Since then, governments have imagined they have left stagflation behind, but recently, the pandemic and the war in Ukraine mean the risk of stagflation is increasing. As the economic growth rate halves in 2022, with inflation and global unemployment rates growing dramatically, that risk now is more real that it has been in decades. But how serious is this likely to be?
Countries worldwide were struggling to recover from the pandemic-related recession when the war in Ukraine created new obstacles, jeopardising the global economy and employment markets. According to a recent report published by the World Bank, in 2022, the global economic growth rate is expected to halve, dropping to 2.9 percent compared to the 5.7 percent recorded last year. The same is also true for advanced countries, where the growth rate is expected to slump to 2.6 percent from the 5.1 percent growth recorded in 2021. For example, in the EU, soaring energy prices, together with unfavourable financial conditions and trade disruptions, has reduced the economic growth rate to 2.5 percent, compared to 5.4 percent last year. Emerging markets and developing countries are expected to experience a significant drop as well, falling from a 6.6 percent growth rate in 2021 to 3.4 percent in 2022.
However, plunging global economic development is not the only adverse effect of multiple crises. In almost all countries around the world, the global consumer price inflation rate has increased significantly in 2022, with the median headline consumer price inflation jumping to 7.8 percent in April of this year.
In emerging markets and developing countries, the aggregate inflation rate has grown beyond 9.4 percent, a record level since the financial crisis in 2008. High-income countries have recorded an over 6.9 percent inflation rate, the highest since 1982.
Growing inflation and descending economic growth rates, together with unstable financial and economic conditions, increase the risk of stagflation in many countries. The type of stagflation that is a long-term threat to governments is the heady combination of high unemployment and inflation rates. The risk of stagflation currently is exceptionally high in low and middle-income countries.
World Bank President David Malpass, commenting on current economic conditions, notes: “The war in Ukraine, lockdowns in China, supply-chain disruptions, and the risk of stagflation are hammering growth. For many countries, recession will be hard to avoid.” Unpleasant economic conditions, however, not only shake the economic state of countries, but also ‘bend’ labour markets, leaving millions without a job.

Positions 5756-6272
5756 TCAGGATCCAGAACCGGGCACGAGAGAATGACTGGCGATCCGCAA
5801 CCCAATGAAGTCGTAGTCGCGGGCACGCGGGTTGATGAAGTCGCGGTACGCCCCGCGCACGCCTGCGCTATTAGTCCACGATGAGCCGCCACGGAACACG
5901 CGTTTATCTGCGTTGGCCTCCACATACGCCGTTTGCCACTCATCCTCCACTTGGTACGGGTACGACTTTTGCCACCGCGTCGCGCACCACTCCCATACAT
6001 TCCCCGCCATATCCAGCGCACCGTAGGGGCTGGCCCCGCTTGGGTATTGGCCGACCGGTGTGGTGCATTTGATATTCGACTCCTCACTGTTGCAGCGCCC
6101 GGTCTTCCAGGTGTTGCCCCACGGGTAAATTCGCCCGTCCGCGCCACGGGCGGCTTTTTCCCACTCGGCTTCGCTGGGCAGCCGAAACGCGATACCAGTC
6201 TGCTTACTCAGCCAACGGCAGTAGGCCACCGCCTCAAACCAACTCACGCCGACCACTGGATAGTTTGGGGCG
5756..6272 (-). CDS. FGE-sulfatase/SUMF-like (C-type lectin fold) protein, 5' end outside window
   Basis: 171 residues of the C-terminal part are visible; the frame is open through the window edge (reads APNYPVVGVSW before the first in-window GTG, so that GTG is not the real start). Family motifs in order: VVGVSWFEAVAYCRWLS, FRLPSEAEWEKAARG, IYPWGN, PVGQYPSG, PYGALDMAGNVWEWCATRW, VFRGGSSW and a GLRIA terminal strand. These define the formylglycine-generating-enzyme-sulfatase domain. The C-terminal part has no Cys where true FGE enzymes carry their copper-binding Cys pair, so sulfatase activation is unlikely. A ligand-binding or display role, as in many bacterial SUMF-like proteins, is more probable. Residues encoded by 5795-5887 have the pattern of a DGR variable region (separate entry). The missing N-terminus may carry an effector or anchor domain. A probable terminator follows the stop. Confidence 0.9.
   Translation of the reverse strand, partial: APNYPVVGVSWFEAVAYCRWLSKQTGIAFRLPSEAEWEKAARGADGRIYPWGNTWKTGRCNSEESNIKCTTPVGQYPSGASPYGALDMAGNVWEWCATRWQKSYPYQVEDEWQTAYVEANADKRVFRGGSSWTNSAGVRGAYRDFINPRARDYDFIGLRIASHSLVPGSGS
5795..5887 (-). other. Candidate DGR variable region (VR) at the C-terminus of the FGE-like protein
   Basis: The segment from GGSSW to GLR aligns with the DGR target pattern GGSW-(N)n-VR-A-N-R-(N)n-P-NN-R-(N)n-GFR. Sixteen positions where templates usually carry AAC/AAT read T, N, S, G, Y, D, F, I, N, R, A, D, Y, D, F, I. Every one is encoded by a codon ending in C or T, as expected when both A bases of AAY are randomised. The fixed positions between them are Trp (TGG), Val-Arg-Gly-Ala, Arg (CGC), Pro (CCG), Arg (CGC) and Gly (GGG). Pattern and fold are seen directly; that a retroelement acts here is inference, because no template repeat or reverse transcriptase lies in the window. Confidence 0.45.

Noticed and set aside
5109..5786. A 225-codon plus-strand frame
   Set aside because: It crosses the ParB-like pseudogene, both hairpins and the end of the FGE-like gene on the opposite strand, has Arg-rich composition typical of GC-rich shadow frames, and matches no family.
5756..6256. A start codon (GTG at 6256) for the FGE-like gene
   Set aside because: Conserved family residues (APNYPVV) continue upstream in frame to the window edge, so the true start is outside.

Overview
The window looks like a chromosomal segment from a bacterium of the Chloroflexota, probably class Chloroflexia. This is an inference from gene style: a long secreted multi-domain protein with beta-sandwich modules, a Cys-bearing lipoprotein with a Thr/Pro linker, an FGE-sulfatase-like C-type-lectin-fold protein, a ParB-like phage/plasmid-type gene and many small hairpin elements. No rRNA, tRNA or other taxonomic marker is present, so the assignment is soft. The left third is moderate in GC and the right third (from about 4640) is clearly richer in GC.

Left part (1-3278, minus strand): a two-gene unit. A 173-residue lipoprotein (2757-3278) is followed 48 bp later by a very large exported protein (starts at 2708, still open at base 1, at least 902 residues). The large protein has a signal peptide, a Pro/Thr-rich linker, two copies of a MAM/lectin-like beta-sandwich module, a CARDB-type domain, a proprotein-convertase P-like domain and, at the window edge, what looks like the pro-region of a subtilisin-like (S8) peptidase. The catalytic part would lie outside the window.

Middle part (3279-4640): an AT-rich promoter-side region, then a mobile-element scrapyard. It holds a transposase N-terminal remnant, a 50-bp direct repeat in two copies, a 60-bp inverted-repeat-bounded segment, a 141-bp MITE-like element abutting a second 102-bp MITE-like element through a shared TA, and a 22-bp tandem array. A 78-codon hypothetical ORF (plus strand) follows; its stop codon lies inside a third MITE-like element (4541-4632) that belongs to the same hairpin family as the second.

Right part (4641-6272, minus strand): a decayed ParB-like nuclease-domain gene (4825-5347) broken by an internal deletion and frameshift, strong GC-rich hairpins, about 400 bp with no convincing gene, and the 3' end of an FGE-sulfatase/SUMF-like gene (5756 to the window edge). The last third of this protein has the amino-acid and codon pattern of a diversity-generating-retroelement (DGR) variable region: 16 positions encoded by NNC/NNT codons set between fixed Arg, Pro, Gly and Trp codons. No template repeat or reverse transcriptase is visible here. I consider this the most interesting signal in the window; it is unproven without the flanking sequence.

According to the International Labour Organization (ILO), the global unemployment rate is expected to reach 5.9 percent in 2022 and drop to 5.7 percent in 2023, which is still higher than the pre-pandemic level of 5.4 percent recorded in 2019. Low-income countries recorded a 6 percent unemployment rate in 2022 compared to 4.9 percent in 2019. Lower-middle-income countries jumped from a 5.1 percent unemployment rate in 2019 to 5.6 percent in 2022, while upper-middle-income countries reached 6.6 percent compared to 6 percent in 2019. High-income countries have also recorded a slight increase, reaching a 4.9 percent unemployment rate this year, compared to 4.8 percent in 2019.
In terms of the number of hours worked, while countries recorded significant progress during the last quarter of 2021, the previous advancement fell back following the Russian invasion of Ukraine in the first quarter of 2022. At the beginning of this year, the global number of hours worked was below the level of the fourth quarter of 2019 by 3.8 percent – which is the same as a deficit of 112 million full-time positions. According to ILO predictions, the decline is expected to persist in the second quarter of 2022. This significant downturn puts the recovery of many countries at risk.
Changes in global hours worked relative to 2019 Q4 (percentage)
(Hours worked are adjusted for population aged 15–64)
At the same time, however, it is worth mentioning that advanced countries have recorded a significant employment recovery since last year – unlike developing economies. The sharp recovery of the labour market in advanced countries is partially explained by the existing tightness of the labour market, meaning a situation in which the increase in the number of vacancies is greater than the rise in the number of jobseekers.
Changes in hours worked relative to 2019 Q4
by country income group (percentage)
While the current state of world economies is challenging, economists believe growing inflation will be less disruptive than that recorded in 1970. First, in 1970, countries were more energy-intensive; therefore, the oil supply shock shook the economies heavily. Second, central banks today are more focused on targeting inflation, many with 2-3% upper limits. For instance, the US and the EU have a 2% inflation target over the medium term. Economists believe that while prices are soaring almost everywhere around the world, bending labour markets, the situation is still expected to be less painful that the shock of 1970. Let’s hope they’re right.